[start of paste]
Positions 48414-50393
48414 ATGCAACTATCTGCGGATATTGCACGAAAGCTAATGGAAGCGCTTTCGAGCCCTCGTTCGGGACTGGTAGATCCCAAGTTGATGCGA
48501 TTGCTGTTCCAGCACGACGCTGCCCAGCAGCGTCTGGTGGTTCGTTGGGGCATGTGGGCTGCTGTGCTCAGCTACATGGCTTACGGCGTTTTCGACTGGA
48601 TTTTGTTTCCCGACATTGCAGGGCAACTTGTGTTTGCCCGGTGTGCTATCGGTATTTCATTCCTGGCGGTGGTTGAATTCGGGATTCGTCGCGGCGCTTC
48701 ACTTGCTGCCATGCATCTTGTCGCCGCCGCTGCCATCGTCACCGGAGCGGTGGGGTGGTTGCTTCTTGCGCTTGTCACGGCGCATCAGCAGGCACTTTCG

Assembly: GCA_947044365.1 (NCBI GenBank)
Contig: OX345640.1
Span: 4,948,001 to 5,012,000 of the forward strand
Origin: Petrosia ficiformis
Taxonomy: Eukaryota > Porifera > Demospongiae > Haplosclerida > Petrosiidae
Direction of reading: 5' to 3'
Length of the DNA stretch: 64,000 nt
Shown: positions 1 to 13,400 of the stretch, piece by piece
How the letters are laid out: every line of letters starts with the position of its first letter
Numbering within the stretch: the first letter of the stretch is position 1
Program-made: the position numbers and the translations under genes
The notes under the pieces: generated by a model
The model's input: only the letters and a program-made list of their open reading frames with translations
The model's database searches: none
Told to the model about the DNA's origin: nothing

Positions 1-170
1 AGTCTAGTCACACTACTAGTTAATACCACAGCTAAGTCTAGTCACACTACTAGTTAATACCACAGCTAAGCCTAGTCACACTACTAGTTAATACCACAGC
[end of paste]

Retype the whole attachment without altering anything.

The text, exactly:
Positions 48414-50393
48414 ATGCAACTATCTGCGGATATTGCACGAAAGCTAATGGAAGCGCTTTCGAGCCCTCGTTCGGGACTGGTAGATCCCAAGTTGATGCGA
48501 TTGCTGTTCCAGCACGACGCTGCCCAGCAGCGTCTGGTGGTTCGTTGGGGCATGTGGGCTGCTGTGCTCAGCTACATGGCTTACGGCGTTTTCGACTGGA
48601 TTTTGTTTCCCGACATTGCAGGGCAACTTGTGTTTGCCCGGTGTGCTATCGGTATTTCATTCCTGGCGGTGGTTGAATTCGGGATTCGTCGCGGCGCTTC
48701 ACTTGCTGCCATGCATCTTGTCGCCGCCGCTGCCATCGTCACCGGAGCGGTGGGGTGGTTGCTTCTTGCGCTTGTCACGGCGCATCAGCAGGCACTTTCG

Assembly: GCA_947044365.1 (NCBI GenBank)
Contig: OX345640.1
Span: 4,948,001 to 5,012,000 of the forward strand
Origin: Petrosia ficiformis
Taxonomy: Eukaryota > Porifera > Demospongiae > Haplosclerida > Petrosiidae
Direction of reading: 5' to 3'
Length of the DNA stretch: 64,000 nt
Shown: positions 1 to 13,400 of the stretch, piece by piece
How the letters are laid out: every line of letters starts with the position of its first letter
Numbering within the stretch: the first letter of the stretch is position 1
Program-made: the position numbers and the translations under genes
The notes under the pieces: generated by a model
The model's input: only the letters and a program-made list of their open reading frames with translations
The model's database searches: none
Told to the model about the DNA's origin: nothing

Positions 1-170
1 AGTCTAGTCACACTACTAGTTAATACCACAGCTAAGTCTAGTCACACTACTAGTTAATACCACAGCTAAGCCTAGTCACACTACTAGTTAATACCACAGC